Skip to main content
Open Access Publications from the University of California


UCLA Electronic Theses and Dissertations bannerUCLA

Parts of Perception


We perceive the world as organized in certain ways. While a human retina has approximately 100 million photoreceptors, one does not merely see a scene as a collection of 100 million discrete points. Rather, one sees arrangements of complexly shaped, three-dimensional, colored objects—humans, trees, and butterflies, for example. One perceives these things as having parts—limbs, boughs, and wings—each of which has its own specific shape, color, and parts. Not only does one perceive the world as organized in certain ways, one’s very perceptual states are themselves organized from parts. When you perceive a butterfly, the state you are in has as parts your states of seeing the butterfly’s color, texture, and shape. And these states may themselves have parts, though they are not easily identified through introspection. The idea that perceptual states have parts that can combine and recombine in rule-governed ways is central to much of contemporary psychology and over the last century perceptual psychologists have closely investigated the ways in which perceptual states are structured. The aim of this dissertation is to illuminate the relationship between the ways perceptual states are made up from parts (their structures) and the ways that they represent the world as being (their contents).

I first examine what it means to say that perceptual states have other perceptual states as parts. I do this by elucidating the explanatory value of attributing part-whole structure to perceptual states. I then defend the principle that perception is compositional: the content of a perceptual state depends entirely on the contents of its parts and how those parts are put together. A number of perceptual phenomena, of the sort that interested the early Gestalt psychologists, pose puzzles for the claim that perception is compositional. I show, first of all, how to account for such phenomena within a compositional framework, and, second of all, that compositional accounts of such phenomena are illuminating.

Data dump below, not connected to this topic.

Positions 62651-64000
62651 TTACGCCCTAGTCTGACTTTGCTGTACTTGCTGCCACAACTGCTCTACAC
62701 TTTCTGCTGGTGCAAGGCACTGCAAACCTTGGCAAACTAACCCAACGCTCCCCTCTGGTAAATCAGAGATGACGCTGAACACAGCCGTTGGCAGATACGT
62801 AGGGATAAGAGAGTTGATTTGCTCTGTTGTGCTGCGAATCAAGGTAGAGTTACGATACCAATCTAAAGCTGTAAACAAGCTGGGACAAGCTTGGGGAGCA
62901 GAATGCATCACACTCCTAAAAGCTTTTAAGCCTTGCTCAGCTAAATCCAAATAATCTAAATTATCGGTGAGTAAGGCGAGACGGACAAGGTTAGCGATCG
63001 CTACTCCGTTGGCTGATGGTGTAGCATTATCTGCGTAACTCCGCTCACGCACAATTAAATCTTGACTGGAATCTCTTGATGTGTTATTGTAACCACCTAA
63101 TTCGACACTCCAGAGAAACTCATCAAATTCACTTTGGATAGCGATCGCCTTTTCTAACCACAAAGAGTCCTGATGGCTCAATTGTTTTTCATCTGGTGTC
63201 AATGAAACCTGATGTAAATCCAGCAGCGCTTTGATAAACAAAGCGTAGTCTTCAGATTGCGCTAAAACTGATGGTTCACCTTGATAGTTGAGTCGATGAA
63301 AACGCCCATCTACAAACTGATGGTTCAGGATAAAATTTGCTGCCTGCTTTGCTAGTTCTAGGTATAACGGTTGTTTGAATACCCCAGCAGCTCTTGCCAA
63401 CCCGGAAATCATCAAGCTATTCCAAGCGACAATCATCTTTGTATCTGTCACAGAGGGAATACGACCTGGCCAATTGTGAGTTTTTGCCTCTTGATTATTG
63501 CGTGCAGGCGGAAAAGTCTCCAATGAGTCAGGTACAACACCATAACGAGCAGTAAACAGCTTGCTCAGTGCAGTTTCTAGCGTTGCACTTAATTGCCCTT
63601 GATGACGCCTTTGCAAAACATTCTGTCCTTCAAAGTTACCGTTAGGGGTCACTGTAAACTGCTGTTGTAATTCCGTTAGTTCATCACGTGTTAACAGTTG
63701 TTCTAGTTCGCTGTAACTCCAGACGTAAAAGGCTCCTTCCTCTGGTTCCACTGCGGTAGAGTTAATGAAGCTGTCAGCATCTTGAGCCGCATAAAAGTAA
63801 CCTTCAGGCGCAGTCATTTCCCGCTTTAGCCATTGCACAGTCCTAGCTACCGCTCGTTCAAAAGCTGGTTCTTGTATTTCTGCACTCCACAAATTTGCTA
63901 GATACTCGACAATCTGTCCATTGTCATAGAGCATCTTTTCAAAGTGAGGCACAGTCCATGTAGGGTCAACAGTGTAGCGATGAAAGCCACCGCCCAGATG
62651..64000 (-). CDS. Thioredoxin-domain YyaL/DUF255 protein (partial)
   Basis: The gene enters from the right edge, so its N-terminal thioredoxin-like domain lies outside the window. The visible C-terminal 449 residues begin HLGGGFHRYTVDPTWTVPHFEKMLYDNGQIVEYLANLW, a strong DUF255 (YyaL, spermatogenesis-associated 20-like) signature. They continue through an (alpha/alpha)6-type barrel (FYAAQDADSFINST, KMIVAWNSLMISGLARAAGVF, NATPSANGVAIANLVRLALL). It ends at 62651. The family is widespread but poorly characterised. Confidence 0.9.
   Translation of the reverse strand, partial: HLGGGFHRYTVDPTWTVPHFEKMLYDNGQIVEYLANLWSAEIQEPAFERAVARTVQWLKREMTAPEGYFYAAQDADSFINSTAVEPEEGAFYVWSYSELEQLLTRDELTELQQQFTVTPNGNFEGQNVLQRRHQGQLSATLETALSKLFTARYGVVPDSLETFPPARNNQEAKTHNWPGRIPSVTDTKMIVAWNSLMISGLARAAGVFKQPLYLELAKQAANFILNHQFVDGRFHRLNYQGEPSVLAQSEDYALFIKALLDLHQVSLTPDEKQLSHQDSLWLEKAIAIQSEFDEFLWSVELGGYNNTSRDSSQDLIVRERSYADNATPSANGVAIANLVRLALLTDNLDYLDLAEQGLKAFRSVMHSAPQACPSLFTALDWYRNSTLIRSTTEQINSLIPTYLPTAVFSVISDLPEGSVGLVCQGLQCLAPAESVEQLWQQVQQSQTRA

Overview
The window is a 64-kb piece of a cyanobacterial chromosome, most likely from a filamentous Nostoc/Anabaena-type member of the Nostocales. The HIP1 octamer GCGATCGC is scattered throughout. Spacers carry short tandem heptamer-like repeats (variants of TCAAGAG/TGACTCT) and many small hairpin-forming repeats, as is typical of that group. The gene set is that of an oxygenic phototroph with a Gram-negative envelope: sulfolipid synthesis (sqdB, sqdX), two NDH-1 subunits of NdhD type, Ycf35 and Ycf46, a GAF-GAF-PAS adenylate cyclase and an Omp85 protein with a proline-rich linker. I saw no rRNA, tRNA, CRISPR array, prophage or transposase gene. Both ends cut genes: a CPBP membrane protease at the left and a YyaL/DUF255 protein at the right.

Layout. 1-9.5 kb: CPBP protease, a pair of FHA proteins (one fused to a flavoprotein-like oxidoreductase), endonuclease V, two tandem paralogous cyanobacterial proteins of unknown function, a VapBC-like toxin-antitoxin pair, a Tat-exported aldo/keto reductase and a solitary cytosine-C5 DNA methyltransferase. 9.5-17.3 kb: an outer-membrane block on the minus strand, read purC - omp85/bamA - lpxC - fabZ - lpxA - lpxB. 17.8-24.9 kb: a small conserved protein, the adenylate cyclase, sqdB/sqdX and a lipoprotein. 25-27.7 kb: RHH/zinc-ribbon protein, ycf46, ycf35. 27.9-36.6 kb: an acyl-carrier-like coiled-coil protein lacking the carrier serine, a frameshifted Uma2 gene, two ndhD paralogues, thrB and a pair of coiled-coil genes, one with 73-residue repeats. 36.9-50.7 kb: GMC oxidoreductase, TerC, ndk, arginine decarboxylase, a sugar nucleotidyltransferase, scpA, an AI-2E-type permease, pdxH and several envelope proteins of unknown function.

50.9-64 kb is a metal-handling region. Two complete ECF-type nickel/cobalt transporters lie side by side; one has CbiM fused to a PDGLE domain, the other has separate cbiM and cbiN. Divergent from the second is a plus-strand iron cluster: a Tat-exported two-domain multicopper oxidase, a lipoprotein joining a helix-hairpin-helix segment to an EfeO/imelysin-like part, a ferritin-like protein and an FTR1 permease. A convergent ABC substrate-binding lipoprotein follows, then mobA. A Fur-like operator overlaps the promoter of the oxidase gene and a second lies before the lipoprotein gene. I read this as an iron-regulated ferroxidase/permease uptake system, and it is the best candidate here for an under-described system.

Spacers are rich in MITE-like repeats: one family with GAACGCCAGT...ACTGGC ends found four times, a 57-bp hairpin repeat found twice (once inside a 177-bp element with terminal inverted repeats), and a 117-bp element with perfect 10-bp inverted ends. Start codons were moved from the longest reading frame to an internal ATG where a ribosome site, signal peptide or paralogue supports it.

By examining the relationship between the structures of perceptual states and their contents, we can better address central questions in the philosophy of mind. I argue that the structural forms of perceptual states reflect important spatial (and perhaps other) patterns in the perceiver’s local environment. This point reveals a fundamental difference between perception and thought. I then address the distinctively perspectival character of perception—the sense in which a slanted coin has an elliptical look even as one correctly sees it as circular. I argue that attempts to explain the perspectival character of perception merely in terms of the properties that one perceives things as having are problematic. Instead, I propose that the perspectival character of perception is rooted in the ways our perceptual states are structured.

This work therefore develops a framework for understanding perception by examining the nature of the parts of perception and the ways in which those parts combine to give rise to a rich perception of the world.

Main Content
For improved accessibility of PDF content, download the file to your device.
Current View